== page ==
A translated excerpt
from book 5 of 2666 (page 969), which is actually starting to make sense now. The 5 books are indeed connected, so I take back what I wrote yesterday.
"They talked about books, about poetry (Ingeborg asked Reiter why he didn't write poetry and Reiter answered that all poetry, in any of its multiple disciplines, was contained or could be contained in a novel)..."
And this is what Bolaño has done with this novel and with Los detectives salvajes, sifting poetry into the novel. This isin't something new to fiction or poetry, of course. W.G. Sebald does the same thing in The Rings of Saturn. I read Rayuela as a form of poetry. And so forth, going back as far as one cares to look.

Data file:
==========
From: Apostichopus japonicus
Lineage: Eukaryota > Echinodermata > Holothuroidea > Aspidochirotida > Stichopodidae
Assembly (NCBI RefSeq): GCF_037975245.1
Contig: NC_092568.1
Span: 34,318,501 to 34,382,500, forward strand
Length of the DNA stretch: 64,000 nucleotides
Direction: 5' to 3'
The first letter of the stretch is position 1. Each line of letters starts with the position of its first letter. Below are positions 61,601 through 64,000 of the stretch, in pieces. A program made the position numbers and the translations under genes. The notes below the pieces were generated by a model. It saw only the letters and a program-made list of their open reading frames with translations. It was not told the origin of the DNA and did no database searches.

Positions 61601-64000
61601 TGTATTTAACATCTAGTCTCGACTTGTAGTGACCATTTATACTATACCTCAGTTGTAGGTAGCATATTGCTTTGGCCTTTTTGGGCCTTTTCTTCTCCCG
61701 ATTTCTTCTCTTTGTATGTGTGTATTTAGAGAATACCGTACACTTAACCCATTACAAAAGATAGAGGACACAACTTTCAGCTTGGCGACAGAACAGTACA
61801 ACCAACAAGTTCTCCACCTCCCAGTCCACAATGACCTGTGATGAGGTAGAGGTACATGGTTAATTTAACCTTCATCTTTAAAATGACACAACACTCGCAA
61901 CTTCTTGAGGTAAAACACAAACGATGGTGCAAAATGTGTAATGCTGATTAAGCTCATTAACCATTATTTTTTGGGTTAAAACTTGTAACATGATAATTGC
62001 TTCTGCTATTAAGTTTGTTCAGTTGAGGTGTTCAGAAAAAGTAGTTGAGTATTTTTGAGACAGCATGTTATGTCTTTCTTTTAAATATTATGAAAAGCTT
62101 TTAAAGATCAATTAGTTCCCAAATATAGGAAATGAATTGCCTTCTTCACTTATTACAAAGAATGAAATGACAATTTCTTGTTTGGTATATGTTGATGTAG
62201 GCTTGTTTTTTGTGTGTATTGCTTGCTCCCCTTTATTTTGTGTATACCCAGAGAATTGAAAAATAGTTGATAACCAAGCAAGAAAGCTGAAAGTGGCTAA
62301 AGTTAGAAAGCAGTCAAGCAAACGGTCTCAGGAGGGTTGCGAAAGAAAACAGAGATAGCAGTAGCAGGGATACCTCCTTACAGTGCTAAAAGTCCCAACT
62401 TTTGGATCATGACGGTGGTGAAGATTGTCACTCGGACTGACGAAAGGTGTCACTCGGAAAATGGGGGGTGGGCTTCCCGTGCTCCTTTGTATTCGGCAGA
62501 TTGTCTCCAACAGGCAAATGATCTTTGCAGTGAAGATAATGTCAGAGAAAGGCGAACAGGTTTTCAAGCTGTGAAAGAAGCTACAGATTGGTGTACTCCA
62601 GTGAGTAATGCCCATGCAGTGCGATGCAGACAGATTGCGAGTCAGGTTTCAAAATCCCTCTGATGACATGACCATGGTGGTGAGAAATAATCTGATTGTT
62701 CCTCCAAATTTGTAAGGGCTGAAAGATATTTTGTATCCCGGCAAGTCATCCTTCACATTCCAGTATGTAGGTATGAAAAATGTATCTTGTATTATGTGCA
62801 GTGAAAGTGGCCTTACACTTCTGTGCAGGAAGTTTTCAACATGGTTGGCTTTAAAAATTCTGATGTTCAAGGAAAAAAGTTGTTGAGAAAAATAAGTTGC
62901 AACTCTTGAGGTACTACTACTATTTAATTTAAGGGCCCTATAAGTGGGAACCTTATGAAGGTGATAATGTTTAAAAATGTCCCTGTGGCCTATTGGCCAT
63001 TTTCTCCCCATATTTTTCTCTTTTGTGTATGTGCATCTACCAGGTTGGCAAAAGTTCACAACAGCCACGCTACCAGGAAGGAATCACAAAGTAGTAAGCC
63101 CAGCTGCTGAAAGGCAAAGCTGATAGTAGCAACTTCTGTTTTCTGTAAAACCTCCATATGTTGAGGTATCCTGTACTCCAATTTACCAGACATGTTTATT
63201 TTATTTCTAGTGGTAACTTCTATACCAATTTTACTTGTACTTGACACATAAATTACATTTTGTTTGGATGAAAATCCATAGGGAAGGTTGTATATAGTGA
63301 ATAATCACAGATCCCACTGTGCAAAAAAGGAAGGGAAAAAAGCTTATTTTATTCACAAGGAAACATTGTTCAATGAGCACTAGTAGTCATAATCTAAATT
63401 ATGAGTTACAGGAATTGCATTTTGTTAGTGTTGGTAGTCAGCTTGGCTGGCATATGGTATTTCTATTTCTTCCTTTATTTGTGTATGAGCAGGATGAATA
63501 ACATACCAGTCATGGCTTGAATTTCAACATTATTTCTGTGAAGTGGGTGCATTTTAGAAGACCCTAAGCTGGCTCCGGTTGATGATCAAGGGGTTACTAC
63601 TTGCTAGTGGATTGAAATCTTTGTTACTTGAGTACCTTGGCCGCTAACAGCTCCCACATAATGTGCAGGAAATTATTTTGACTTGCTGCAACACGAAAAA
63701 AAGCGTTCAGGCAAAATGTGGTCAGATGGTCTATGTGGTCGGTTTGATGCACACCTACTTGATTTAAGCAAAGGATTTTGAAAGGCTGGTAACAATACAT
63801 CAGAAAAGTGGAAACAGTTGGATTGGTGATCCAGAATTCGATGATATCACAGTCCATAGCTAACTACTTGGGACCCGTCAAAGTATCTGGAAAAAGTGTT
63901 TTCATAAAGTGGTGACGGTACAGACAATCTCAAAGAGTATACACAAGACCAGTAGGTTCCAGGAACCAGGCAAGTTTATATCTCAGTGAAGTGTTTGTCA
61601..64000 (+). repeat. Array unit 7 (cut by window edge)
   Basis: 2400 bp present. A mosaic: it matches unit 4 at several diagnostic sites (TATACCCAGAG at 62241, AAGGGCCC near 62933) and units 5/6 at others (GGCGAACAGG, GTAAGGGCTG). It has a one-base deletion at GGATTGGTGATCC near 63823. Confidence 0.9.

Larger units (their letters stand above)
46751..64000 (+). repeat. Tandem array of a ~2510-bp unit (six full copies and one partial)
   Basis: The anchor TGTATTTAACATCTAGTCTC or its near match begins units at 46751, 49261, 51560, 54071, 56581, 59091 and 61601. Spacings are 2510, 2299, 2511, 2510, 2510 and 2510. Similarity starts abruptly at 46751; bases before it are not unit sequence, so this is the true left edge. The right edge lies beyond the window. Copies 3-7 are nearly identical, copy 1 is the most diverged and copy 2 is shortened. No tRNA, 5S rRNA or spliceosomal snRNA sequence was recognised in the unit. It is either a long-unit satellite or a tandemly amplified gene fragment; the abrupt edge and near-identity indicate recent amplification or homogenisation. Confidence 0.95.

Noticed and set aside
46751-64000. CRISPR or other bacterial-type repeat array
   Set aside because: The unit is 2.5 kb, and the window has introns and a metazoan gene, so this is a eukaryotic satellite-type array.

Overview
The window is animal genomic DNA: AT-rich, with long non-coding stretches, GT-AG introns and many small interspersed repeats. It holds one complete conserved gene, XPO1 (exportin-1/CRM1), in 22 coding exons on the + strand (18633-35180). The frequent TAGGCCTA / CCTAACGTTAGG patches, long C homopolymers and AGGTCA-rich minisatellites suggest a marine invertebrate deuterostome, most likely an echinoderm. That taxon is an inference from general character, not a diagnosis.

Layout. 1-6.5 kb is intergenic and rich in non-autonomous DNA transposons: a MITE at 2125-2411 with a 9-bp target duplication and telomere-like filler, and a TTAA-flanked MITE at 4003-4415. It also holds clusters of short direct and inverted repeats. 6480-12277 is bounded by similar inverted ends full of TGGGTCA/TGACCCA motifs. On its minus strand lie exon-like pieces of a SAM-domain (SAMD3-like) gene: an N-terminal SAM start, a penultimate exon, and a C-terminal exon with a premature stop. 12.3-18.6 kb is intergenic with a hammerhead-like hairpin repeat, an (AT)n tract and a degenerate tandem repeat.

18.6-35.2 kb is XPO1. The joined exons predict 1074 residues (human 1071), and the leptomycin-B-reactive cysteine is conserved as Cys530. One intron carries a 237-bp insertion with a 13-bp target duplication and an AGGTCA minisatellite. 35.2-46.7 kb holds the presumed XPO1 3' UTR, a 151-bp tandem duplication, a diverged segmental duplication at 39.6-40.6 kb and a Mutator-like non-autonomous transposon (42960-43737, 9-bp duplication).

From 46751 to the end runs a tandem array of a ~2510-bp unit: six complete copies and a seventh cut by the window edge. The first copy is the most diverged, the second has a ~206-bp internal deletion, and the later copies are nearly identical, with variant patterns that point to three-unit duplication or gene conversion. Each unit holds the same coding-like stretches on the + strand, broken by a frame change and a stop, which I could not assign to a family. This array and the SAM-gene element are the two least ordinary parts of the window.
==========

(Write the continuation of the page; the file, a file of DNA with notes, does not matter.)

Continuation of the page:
Some of the scenes in book 5 that occur in post-war Germany remind me of moments in Jorge Volpi's En busca de Klingsor. Particularly the hints being dropped to the reader that Archimboldi might somehow be involved with the murders in Juárez. Or, at least, that he kills a former Nazi party official using the same method as the murders in Juárez, strangulation.
Bolaño's seemingly endless novel incessantly hovers around variations of evil, creating a feeling of dread in the reader. The storytelling is brilliant but one of the effects of the book on me is despair. How does one face evil's daily and unavoidable presence? With prayer (back to poetry). With words and memory.
Venezuelan writer Juan Carlos Chirinos discusses the parallels between Chavismo and Nazi ideology, today at El Meollo (go to "Cuando el autoritarismo avanza" in the "Opinión" section) and at his blog.